CHICAGO – If you can remember the 1990s outside of childhood, you are in the glow of middle age, so congratulations. The Brown Paper Box Co. theater ensemble takes us back to those thrilling days of yesteryear with “Spike Heels,” a relationship comedy centering on the co-mingling antics of two couples, with a slight nod toward George Bernard Shaw and the play “Pygmalion” (or its musical counterpart, “My Fair Lady”).
Film Review: ‘The Invisible War’ Details Shocking Horrors Faced by True Heroes
CHICAGO – A female soldier in Iraq and Afghanistan is less likely to be hit by enemy fire than she is to be sexually assaulted by a fellow soldier. If that doesn’t chill you to the bone and make your blood boil, I don’t want to know you. It’s shameful, disgusting, and infuriating and Kirby Dick’s “The Invisible War” brilliantly brings this under-reported story to the surface in a way that makes it one of the best documentaries of the last several years.
Here’s some more perspective. Over 20% of the women who have volunteered to keep you safe have been sexually assaulted. The numbers from the Department of Defense imply that over 16,000 men and women were assaulted LAST YEAR. And the pain doesn’t come close to ending after the assault. Not only do these women (mostly women, but men are assaulted and profiled in Dick’s film as well) deal with physical pain and emotional turmoil for years but it’s often compounded by the way the institution deals with the crimes. Blaming the victim, protecting the criminal, building a culture of hate and violence - what someone calls “professional retaliation in their chosen career.” And their chosen career is serving in the military. If it doesn’t make you angry, you’re not human.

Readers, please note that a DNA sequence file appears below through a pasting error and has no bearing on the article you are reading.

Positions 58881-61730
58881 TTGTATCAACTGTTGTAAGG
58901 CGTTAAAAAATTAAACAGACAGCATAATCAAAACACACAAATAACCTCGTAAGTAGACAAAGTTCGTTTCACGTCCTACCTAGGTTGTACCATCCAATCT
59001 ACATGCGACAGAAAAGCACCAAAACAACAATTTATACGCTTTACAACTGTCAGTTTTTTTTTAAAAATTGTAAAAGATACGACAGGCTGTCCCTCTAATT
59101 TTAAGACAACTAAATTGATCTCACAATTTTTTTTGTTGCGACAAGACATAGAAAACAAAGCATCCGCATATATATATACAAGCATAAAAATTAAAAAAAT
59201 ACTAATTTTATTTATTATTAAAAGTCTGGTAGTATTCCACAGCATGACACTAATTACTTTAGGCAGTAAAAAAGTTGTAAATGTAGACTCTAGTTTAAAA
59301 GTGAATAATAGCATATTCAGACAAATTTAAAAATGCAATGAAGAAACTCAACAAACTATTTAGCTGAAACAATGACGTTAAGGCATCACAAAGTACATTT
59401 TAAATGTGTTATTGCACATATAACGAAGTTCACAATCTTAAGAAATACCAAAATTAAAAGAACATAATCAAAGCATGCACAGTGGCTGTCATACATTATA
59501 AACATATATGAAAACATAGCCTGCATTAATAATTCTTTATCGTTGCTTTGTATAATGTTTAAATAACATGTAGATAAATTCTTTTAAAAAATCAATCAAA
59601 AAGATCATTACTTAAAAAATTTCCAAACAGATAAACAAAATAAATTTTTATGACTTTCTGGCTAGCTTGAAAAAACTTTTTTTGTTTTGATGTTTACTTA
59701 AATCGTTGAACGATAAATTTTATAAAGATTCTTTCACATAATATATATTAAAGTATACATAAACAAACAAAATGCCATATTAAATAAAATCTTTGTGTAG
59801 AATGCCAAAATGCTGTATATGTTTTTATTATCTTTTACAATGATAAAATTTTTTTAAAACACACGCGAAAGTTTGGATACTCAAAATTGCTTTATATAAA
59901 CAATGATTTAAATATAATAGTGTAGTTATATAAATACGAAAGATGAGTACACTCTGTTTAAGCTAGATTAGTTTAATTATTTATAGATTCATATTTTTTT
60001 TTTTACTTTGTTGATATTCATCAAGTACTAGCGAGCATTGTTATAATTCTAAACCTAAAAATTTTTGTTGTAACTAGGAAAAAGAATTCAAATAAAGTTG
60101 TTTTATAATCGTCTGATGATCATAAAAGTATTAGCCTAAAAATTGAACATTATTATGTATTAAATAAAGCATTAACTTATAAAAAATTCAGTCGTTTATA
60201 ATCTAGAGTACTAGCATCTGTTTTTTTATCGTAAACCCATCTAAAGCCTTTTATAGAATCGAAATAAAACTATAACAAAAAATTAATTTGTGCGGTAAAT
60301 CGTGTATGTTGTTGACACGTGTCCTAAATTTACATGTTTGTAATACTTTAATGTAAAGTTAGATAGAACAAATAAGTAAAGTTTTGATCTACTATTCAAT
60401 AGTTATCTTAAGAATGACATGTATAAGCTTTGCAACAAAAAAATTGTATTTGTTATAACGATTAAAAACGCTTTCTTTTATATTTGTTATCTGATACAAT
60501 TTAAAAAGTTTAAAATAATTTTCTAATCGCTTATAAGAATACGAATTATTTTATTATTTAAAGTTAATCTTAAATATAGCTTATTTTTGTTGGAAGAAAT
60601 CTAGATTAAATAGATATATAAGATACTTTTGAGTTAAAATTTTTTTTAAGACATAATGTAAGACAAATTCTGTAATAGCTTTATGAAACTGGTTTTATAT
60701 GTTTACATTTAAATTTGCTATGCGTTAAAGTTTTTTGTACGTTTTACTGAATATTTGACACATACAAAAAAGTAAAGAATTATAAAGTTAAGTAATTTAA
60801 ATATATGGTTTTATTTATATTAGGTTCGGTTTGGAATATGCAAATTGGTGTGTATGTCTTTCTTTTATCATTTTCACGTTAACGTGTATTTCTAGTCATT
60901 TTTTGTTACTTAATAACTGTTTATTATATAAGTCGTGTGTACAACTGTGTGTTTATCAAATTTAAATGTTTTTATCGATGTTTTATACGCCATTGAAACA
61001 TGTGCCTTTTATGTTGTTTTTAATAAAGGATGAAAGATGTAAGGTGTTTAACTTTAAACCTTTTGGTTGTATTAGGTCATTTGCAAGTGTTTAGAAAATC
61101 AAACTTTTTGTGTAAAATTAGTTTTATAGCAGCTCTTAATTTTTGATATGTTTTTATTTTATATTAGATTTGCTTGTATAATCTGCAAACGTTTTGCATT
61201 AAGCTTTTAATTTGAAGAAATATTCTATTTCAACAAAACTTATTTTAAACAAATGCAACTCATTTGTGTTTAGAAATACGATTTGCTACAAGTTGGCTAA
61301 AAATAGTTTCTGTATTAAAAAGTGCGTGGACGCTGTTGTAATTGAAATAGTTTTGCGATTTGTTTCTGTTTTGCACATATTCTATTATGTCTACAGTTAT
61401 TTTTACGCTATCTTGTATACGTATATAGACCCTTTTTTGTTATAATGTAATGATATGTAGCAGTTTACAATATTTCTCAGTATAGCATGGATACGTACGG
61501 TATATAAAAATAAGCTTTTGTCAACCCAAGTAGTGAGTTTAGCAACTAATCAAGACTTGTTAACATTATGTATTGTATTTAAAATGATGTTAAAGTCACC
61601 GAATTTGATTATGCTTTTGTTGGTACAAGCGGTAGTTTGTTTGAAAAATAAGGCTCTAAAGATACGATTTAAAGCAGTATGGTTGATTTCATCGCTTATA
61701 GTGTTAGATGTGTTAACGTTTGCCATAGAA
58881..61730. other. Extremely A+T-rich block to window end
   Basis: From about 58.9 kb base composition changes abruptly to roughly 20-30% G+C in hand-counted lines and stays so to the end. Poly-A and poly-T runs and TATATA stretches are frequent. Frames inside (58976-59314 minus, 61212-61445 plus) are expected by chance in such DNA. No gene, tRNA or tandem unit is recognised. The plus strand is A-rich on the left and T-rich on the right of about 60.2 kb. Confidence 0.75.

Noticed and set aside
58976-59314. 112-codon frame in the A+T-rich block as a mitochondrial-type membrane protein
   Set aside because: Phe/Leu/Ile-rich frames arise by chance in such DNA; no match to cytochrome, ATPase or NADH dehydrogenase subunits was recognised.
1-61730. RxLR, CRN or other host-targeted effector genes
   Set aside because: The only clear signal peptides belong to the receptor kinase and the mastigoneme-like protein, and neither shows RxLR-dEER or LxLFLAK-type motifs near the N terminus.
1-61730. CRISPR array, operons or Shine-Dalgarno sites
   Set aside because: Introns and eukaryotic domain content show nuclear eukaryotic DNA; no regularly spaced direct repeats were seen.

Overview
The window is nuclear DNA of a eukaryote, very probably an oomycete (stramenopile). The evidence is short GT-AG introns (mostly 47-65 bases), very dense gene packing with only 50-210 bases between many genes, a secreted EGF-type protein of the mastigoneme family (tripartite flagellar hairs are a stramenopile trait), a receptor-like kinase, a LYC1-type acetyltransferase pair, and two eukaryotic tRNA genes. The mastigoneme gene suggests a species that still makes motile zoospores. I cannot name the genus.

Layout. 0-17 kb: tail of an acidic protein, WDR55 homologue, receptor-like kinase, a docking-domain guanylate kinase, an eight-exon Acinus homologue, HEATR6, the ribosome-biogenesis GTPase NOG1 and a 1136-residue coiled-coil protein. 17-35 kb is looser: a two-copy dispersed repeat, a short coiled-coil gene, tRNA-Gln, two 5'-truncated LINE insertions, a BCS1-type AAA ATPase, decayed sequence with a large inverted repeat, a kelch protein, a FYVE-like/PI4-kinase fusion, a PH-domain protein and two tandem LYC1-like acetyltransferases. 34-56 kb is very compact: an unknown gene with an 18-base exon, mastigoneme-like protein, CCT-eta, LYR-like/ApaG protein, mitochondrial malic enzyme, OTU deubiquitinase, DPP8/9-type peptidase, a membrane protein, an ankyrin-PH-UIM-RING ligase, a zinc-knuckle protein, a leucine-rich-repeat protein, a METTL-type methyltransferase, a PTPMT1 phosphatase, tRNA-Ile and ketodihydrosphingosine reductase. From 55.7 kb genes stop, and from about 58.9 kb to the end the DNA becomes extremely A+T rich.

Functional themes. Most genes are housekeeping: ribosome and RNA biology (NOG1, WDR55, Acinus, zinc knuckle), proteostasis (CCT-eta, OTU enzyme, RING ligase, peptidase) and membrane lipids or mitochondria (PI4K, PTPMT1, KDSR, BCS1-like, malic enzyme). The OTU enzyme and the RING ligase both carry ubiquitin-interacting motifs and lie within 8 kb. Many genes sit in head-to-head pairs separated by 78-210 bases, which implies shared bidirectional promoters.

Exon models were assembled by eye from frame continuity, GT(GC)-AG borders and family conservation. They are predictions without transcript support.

|Read Brian Tallerico’s full review of “The Invisible War” in our reviews section.|
In Dick’s breathtaking film (it’s an over-used word but I mean it literally…there was one point early on when brave woman after woman came forward to describe her assault where I found it hard to breathe and it happened again later in the film when a judgment was issued that made me scream out loud), you will meet a number of American heroes who will be hard to forget. One in particular that Dick keeps returning to is Michigan Coast Guard veteran Kori Cioca, a woman who not only has to deal with a VA claim process that’s ridiculous but a litany of traumatic issues related to her assault. She carries a knife and a cross when she leaves the house. Her sex life with her very supportive husband isn’t normal. She wakes up her family in the middle of the night to play because it’s quiet and she feels safe. Oh, and she can’t eat solid foods because her jaw was broken by her superior.
The Invisible War
Photo credit: Cinedigm